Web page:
This week I watched Dan Snow’s programme about the East India Company. One of the main points made was how the EIC was not interested in anything except the business of making money.
A couple of years ago I visited the British Library to look at some of the Company records. To start with, I discovered that the British Library is much more difficult use than the TNA, which I am more used to. At the TNA you search the catalogue, find a document you want and click to order it; at the BL, it seems you have to know what you are looking for and where it is – once you have the reference you have to go to the online ordering section, enter the reference and then hope you did the right thing! No photography was allowed and if you wanted a copy of anything, it wasn’t available until the next day (or by post at extra cost). That’s if it was allowed to be copied – some kind of weight limit? After two tortuous visits I haven’t been back.
The reason for my visit was, as usual, to do with Captain John Madder (see previous posts). Of course his death was caused by the East India Company; the conflict between the English and Scottish Companies, although I won’t go into that again. The ship that he sailed on, the Worcester, was not an EIC ship but an independent trader – something which had only recently been allowed. As such it would have been of great interest to the EIC factories in India and if, as accused, it had been involved in piracy, the company would have known. I went through the letter books for 1702-1704 and found nothing. This proves that the crew of the Worcester were innocent.
On another visit I looked at the books for another event. After the trial and conviction of the Worcester crew, an affidavit was sent to the court alleging that the signatories had been in India at the same time and knew that there had been no piracy. One of these witnesses was George Madder, John’s brother. I had already found a lot of information about this particular voyage from a later Chancery case (TNA C 6/354/10 Law V Dennett). The ship had sunk and for various reasons the seamen had not received part of their wages.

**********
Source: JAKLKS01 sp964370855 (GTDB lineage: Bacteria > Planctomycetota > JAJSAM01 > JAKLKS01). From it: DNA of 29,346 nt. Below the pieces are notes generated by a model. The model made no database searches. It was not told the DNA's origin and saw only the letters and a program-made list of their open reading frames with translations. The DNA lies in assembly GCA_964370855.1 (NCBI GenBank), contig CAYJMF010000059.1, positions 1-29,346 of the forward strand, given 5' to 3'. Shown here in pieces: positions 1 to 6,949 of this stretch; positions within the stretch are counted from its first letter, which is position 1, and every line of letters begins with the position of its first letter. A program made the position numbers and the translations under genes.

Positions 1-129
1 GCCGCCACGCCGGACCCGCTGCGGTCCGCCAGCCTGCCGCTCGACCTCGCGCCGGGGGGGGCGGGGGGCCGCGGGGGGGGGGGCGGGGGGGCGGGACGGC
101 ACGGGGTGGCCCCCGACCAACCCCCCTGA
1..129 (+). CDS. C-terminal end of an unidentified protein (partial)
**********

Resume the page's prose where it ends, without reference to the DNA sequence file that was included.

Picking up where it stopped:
I will write more about this another time, but the basic facts are that this ship, the Rebow, was hired by the EIC to deliver a cargo from London to India. This was completed and the ship then headed to Persia to trade on their own account. En route the ship sank. Most of the crew, including 2nd Mate George Madder, survived and found their way (with the treasure chest) to the Maldive islands. They eventually got back to England, in time for George and the purser, Salathiel Rolfe (wonderful name!) to make their unsuccessful affidavit.
In the EIC records is a copy of a letter from Captain Thomas Dennet of the Rebow, reporting his arrival at Surrat on the Malabar coast. He ends by saying that they are “at this time almost laded and ready to Sayle for Persia“. This is dated 30th April 1702.
A later report in the letter book, dated 11th June, states:
“23. Loss of ship Norris wth a cargo of £110,000 – whether the silver or any part of it will be saved are as yet uncertain. There is also a Report by the same ship as if the Rebow Frigatt should have been lost upon the Rocks called the Chawgoes but having no letter thereof wee hope it will prove a mistake or if not wee suppose our loss will be little or nothing there, being lett out on freight as you advise.”
IOR/E/3/94 f. 236 (Letter Book 11 (New Company) 1699-1709)
No concern about whether anybody had survived. Just relief that the company hadn’t lost anything. It was reported later that the wreak of the Norris had not been found (bet that made a dent in the finances!), but no further mention of the Rebow.